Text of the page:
Ekow: It varies. Kumbi Saleh 3020 CE took about 360 hours. Over a month and a half, or just under two months. Some of the other sculptures I make like Kwaku Anansi, took about 250 hours. The figurative artworks tend to take a little bit longer just because, despite the fact that I have the ability to really create these works in any way I want, I still adhere to certain anatomical rules and representational rules. I want them to be identified as children. I don’t necessarily want to augment the forms and change them so much that they’re not identifiable as to what they truly are. Because of that, I have to pay an extraordinary amount of detail to how they’re going to be put together. I could spend several days just building a hand. Trying different techniques to build a hand.
The same thing that affords me so much flexibility and versatility using a material like Lego elements is the same thing that creates this plethora of problems, because I could use so many different parts to achieve one thing. There’s not any one way to do it. When you’re sculpting with a material that is so individually itemized and brought together, it’s not like carving from a block of wood or carving from stone or using found objects. In fact, actually it is very much like found objects. That’s exactly what it’s like, because there’s so many different parts and I’m plucking things up and just saying, “Okay, let’s try this. Will this work as an eye?” Then I’ll just keep working at it.
Then I realize, “No, it’s not going to work.” Not in the way I want it to work. Then I got to find a new way to do something. There’s just so many different ways to do it. It’s really challenging, but so intriguing and inspiring, because I never know how something is going to get done. I have ideas about how it’s going to get done from experience. I’m like, “Well, I’ve used this for hair before, so I’ll use it again.” then when I try it this time around, something doesn’t sit right. I’ll look for a new part and say, “Ah, you know what? Maybe I can use these now instead.” Then I try that out and I’m, “Nope, can’t. It doesn’t work.” Then try something else. There’s this constant flux of trial and error as to how I’m going to achieve what it is I want to achieve.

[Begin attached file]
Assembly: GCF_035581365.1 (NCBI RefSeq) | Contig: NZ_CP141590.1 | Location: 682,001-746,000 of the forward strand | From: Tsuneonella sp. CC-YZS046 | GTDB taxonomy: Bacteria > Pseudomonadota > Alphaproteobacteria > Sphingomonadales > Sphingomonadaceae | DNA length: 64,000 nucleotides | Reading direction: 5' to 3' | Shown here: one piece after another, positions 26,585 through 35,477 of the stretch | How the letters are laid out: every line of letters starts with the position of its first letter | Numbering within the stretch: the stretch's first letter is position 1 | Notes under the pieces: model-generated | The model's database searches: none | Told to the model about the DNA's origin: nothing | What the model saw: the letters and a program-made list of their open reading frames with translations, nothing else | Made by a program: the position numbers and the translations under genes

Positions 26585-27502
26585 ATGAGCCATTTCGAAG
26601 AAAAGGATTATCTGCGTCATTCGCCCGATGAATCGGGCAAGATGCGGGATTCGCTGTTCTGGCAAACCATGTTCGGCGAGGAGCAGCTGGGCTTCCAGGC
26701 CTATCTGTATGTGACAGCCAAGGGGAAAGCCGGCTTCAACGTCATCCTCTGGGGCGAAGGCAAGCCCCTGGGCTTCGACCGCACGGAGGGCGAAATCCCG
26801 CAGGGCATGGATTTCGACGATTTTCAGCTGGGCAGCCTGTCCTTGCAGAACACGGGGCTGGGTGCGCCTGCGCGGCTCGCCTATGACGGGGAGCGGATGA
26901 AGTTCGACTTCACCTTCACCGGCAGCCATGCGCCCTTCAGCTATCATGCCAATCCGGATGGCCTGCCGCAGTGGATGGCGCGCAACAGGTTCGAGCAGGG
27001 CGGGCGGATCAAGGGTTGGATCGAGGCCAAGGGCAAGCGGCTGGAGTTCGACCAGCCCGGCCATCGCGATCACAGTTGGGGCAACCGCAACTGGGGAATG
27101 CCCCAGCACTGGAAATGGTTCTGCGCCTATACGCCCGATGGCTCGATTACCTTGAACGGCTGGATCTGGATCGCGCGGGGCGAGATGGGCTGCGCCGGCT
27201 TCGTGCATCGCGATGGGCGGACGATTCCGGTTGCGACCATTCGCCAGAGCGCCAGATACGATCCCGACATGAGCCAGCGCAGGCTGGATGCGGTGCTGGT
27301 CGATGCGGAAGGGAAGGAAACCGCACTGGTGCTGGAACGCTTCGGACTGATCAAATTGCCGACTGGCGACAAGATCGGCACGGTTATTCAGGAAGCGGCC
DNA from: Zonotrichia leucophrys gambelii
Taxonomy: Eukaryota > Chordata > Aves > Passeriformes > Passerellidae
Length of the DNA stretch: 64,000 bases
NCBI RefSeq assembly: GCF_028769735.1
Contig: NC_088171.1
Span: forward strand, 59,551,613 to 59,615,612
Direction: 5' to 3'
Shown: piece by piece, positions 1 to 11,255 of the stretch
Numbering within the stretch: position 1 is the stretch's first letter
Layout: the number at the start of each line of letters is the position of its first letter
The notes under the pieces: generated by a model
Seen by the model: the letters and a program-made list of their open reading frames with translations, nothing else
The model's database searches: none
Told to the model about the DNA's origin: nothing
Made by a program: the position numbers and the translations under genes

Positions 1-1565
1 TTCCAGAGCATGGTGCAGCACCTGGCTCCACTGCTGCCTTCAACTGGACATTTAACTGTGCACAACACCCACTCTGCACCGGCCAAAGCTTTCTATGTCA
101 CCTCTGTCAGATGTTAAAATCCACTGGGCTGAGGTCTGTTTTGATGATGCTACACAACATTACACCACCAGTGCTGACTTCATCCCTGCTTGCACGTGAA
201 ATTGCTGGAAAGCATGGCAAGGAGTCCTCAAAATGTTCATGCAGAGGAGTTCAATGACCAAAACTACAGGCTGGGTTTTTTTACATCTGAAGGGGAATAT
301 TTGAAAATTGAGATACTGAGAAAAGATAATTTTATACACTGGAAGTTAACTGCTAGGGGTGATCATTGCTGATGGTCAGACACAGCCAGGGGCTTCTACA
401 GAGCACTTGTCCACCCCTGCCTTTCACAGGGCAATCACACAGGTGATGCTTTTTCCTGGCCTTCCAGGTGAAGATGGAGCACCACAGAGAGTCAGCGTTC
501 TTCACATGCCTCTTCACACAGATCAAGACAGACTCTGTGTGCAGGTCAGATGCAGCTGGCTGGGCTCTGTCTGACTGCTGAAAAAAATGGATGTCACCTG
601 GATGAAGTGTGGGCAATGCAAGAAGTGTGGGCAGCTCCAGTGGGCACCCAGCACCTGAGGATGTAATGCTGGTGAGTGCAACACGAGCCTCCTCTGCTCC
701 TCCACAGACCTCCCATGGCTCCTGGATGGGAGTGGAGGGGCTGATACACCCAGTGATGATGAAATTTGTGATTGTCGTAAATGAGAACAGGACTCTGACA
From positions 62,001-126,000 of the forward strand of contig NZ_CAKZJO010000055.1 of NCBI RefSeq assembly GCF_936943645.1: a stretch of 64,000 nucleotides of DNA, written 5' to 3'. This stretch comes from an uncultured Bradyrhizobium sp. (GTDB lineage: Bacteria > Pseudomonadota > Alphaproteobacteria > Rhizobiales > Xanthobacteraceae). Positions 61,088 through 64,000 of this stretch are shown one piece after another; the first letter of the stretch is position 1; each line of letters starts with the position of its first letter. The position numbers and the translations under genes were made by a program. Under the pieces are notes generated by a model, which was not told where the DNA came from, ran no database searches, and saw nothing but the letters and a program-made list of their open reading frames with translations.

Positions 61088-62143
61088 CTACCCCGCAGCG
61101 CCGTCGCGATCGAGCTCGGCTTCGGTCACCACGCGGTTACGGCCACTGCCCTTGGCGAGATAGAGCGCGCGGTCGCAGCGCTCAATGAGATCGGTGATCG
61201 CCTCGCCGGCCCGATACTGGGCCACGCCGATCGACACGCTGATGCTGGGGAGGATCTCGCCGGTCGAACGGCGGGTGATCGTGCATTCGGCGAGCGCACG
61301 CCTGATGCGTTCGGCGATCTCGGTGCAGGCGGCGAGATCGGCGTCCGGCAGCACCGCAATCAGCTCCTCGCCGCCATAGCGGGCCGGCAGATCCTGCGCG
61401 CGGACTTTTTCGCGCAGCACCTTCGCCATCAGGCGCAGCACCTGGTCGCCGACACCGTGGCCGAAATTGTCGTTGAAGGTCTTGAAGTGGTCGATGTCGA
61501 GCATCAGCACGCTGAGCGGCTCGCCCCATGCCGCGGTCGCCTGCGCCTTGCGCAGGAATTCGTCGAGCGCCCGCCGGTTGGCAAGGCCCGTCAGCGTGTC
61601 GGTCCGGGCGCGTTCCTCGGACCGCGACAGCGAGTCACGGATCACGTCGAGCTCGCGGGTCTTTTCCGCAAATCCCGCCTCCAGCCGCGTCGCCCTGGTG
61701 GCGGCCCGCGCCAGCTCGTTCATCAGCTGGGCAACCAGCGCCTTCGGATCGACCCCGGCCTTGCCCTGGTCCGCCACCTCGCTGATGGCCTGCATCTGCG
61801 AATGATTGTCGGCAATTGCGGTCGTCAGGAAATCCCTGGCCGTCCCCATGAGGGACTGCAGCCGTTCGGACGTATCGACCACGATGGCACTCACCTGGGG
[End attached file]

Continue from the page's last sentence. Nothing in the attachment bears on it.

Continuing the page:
I use photo references online. I’m drawing sometimes, but not often. I started out as an artist drawing as a kid. As an adolescent, that’s the main thing that I knew I could do is just draw. Even when that’s what I went to art school for is drawing. Then I remember I had this great prof, Judith Schwartz, who became the chair of the art department there. When you’re studying art, as artists, we tell ourselves, “We are one thing, I’m a painter. That’s what I do.” She’s like, “That’s great, but try other disciplines, because you never know where your true talent may actually lie.” Or it may not be a matter of one versus the other. It could just be adding more to your artistic resume.
You don’t have to be just a painter necessarily. You might find that you really like lithography or print-making. Then you then get to diversify your art practice. That’s essentially what I did is going in for drawing, and then of course, I’m like, “Sculpture’s cool. Let me try sculpture.” Doing sculpture, I found how much I enjoyed it. Then I made those associations between sculpture and my Lego craft, which I enjoyed. Eventually, even used some Lego parts for some art projects that I had in the university. It was from there that I realized, I’m like, “Hey, there’s something here.” Then seeing that other people are out there making art, using Lego bricks and Lego parts, I said, “Oh, well, if they could do it, I can do it.” It’s just a matter of applying myself and knowing that it’s feasible.
Tim: Now you have so many things going on that you’re building, that you’re creating, do you have help in the studio? Do you have other people coming in to do various things for you? What does that look like, when art people coming in to help, and then what are they doing?